Barbara Dobbs Mackenzie, Editor-in-Chief
Overview: RILM’s year has been one of challenges and opportunities. Due largely to technological problems, the publication of Vol. 31 has been significantly delayed. On the other hand, the resolution of these problems is in sight, work on Vol. 32 has proceeded despite the delays, and several of RILM’s long-term goals are finally within reach. The RILM national committees are going strong; they submitted over 14,000 records this year.
Volume XXXI (1997): The publication of Vol. 31 (1997) has been delayed due primarily to problems with our database program. However, the final pages are currently being printed and the final index edit and proof is underway. The completed volume will be sent to the printer by the end of July. This volume will be considerably larger than any previous RILM volume, containing just under 20,000 records.
Volume XXXII (1998): During a two-month suspension of work on Vol. 31 (due to the above-mentioned technological problems), editors turned their attention to Vol. 32 (1998), with the result that, while Vol. 31 is still not published, significant progress has been made on the next volume. This volume already contains some 21,000 records and is likely to reach 24,000 by the time the editors at the International Center finish accessing submissions for this volume. We hope to publish it by late next spring.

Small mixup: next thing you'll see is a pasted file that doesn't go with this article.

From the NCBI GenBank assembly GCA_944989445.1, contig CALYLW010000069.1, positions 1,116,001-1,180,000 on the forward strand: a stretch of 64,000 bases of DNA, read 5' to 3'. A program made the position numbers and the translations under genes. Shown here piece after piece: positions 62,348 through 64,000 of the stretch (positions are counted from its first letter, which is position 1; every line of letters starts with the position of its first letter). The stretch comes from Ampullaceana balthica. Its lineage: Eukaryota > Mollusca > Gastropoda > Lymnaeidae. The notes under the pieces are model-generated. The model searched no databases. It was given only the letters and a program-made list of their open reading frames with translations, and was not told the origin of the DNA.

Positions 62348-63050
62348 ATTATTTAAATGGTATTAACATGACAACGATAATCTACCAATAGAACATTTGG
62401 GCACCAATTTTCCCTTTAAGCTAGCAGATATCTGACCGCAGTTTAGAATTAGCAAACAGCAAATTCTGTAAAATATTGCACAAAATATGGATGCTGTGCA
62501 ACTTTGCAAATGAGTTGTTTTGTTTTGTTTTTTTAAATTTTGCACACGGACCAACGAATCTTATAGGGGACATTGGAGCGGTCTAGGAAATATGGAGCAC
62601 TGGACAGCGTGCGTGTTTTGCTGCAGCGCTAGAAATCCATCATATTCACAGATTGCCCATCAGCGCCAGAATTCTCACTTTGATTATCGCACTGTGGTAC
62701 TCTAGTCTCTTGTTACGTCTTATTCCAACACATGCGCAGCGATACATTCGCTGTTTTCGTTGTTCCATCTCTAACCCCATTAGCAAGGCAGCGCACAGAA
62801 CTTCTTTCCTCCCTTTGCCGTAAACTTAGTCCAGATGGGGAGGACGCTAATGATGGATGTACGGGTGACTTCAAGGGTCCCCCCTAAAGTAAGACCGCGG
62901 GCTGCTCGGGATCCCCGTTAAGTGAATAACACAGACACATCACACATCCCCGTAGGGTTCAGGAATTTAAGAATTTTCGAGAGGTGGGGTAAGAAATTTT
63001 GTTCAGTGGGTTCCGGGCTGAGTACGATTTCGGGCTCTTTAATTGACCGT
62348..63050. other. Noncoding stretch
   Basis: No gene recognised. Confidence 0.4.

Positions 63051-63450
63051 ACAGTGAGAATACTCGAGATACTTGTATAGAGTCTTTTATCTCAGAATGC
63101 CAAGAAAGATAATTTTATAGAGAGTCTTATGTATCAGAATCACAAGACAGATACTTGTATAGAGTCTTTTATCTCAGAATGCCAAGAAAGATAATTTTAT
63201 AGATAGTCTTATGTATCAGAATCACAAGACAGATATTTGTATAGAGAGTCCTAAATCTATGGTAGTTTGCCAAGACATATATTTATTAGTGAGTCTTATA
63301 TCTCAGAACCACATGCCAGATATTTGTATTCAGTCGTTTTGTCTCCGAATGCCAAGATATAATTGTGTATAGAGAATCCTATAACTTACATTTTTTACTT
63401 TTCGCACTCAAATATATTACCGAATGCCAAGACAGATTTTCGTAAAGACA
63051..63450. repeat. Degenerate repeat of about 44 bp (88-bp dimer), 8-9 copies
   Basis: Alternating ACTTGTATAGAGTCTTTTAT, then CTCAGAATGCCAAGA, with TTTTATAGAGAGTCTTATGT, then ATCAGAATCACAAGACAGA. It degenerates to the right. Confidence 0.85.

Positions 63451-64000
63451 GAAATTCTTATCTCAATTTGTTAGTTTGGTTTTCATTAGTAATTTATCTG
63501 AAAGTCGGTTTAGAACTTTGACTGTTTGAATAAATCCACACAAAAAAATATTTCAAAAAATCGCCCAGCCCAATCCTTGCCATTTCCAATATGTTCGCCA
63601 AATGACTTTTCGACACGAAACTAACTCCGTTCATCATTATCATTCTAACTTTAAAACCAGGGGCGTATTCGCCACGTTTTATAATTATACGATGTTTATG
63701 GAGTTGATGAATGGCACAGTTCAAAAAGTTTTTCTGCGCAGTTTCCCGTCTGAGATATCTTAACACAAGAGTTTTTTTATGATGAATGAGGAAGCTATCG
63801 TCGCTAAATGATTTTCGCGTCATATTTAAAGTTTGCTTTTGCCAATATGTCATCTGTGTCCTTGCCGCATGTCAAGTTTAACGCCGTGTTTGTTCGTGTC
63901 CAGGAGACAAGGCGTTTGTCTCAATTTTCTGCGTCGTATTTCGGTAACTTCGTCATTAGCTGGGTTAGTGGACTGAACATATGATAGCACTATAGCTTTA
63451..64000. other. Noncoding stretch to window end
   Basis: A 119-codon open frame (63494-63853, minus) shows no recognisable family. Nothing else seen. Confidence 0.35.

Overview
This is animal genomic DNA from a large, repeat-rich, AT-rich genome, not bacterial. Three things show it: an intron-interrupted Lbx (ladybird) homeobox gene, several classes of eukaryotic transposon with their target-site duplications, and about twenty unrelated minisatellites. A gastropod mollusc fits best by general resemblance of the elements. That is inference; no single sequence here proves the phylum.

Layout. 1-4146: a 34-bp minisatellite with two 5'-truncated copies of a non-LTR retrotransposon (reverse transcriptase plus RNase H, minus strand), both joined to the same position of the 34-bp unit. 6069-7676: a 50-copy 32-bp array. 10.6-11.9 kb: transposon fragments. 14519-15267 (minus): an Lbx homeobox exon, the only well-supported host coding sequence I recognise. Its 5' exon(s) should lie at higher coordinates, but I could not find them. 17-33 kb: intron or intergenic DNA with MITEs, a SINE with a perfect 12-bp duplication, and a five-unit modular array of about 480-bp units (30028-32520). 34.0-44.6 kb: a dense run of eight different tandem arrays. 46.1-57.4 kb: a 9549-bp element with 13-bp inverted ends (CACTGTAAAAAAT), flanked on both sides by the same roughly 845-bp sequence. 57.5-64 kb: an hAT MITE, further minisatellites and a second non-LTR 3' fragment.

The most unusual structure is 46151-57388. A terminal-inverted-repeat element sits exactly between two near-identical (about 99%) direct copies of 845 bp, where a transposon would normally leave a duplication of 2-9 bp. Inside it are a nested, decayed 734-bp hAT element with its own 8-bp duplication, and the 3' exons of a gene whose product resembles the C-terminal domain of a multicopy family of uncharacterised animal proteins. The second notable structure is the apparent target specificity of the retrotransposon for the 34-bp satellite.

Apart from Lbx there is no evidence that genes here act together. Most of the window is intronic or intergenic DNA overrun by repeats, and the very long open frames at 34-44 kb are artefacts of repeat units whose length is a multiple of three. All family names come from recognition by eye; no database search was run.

Volume XXXIII-XXXV (1999-2001): Vol. 33 (1999) already contains 8500 records; Vol. 34 (2000) contains 2500 records; and Vol. 35 (2001) contains 1600 records. This is the result of RILM’s current citations initiative.
Guidelines: In response to the broadening disciplines of music scholarship and the expansion of publishing media, as well as to ensure more uniform coverage among committees, RILM is considering a revision of our coverage guidelines. Some issues involved in this will form the basis of our discussion at this IAML meeting.